streaming

Labels, Streamers, Publishers Pledge To Battle Streaming, But Major Players Fail To Sign On

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(Hypebot) — Spotify, Amazon, and Deezer have joined all three major labels and music publishers, the RIAA, the American Association of Independent Music, IMPALA, Merlin, The International Confederation of Music Publishers and other global music industry trade groups in signing code of conduct designed to battle streaming manipulation.

MIssing from the list of signatories are Apple Music, Pandora, Soundcloud, Tencent Music, and Tidal. The later has been accused of manipulating its own streams.  

Initial signatories include Amazon, American Association of Independent Music, Artist Rights Alliance, Deezer, IMPALA, International Artist Organisation, International Confederation of Music Publishers, International Federation of Musicians, International Federation of the Phonographic Industry, Independent Music Publishers International Forum, Merlin, National Music Publishers’ Association, Recording Academy, Recording Industry Association of America, Sony/ATV Music Publishing, Sony Music Entertainment, Spotify, Universal Music Group, Warner Music Group, Worldwide Independent Network, Universal Music Publishing Group, Concord Music Publishing, Kobalt Music Publishing, Federazione Editori Musicali, Musicnotes.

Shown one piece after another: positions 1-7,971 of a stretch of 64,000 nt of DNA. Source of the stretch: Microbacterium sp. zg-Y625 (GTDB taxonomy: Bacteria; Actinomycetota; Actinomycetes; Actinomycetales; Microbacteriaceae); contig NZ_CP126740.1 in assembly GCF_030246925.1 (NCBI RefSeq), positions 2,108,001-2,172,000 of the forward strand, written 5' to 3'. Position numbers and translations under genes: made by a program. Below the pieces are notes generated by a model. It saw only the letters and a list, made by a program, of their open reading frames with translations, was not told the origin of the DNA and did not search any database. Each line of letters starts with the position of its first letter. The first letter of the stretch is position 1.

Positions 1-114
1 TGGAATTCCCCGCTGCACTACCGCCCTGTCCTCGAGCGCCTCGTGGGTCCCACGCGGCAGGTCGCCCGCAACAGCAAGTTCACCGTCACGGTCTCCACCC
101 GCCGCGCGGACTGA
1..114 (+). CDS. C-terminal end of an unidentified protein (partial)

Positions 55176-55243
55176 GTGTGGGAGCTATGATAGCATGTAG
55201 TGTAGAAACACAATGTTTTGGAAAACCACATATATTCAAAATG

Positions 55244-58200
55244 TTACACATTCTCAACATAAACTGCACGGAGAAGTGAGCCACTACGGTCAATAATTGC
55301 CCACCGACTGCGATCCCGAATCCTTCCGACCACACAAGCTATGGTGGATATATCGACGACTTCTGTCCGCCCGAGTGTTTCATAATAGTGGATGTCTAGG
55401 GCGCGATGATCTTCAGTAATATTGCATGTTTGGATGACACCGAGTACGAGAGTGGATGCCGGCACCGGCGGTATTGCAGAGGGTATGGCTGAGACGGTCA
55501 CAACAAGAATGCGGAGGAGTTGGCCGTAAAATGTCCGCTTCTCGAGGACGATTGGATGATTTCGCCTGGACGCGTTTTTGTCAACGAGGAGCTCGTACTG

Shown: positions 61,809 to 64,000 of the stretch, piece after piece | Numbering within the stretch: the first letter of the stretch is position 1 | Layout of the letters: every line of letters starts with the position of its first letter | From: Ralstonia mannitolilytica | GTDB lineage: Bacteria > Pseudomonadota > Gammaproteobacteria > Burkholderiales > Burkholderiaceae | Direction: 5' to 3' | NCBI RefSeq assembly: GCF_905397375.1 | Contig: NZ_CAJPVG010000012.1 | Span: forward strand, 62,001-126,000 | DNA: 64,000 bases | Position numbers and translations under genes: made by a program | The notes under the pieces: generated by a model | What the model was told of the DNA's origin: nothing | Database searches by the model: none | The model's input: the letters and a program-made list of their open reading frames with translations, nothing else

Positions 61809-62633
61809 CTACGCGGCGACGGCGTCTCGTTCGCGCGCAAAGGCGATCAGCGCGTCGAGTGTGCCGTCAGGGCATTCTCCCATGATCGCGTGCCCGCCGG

Defining Manipulation

Manipulated streams are primarily driven by “pay for play” schemes and the use of bots and human click-farms to inflate streams on the free tiers of Spotify, Soundcloud and YouTube.  Manipulated streams are estimated to represent 3-4% of all streams, outgoing A2IM board chairperson Louis Posen of Hopeless Records told the audience at Indie Week on Tuesday. That would mean a $300 million loss to rights holders annually.

The new code of conduct defines unacceptable practices as “all instances of illegitimate consumption are characterized as involving an absence of genuine demand for playback of the relevant recordings from genuine consumers.”

The code offers these examples, which absent reasonable evidence to the contrary, would be deemed stream manipulation:

  1. “plays reasonably established to have been made pursuant to an automated process (including so-called ‘bots’ or ‘click-farms’, but excluding any playback functionality available as part of the relevant streaming service (e.g., playlists, autoplay or radio style experiences)), whether or not initiated by a bona fide consumer”
  2. “plays resulting from any ‘pay-for-play’ arrangement i.e. where payment is made to any person or entity in order to procure artificial plays via streaming, regardless of whether such streaming is brought about via automated or non-automated means, and with or without human intervention.”

All parties also pledged to implement “effective detection and management of instances of suspected illegitimate activities.”

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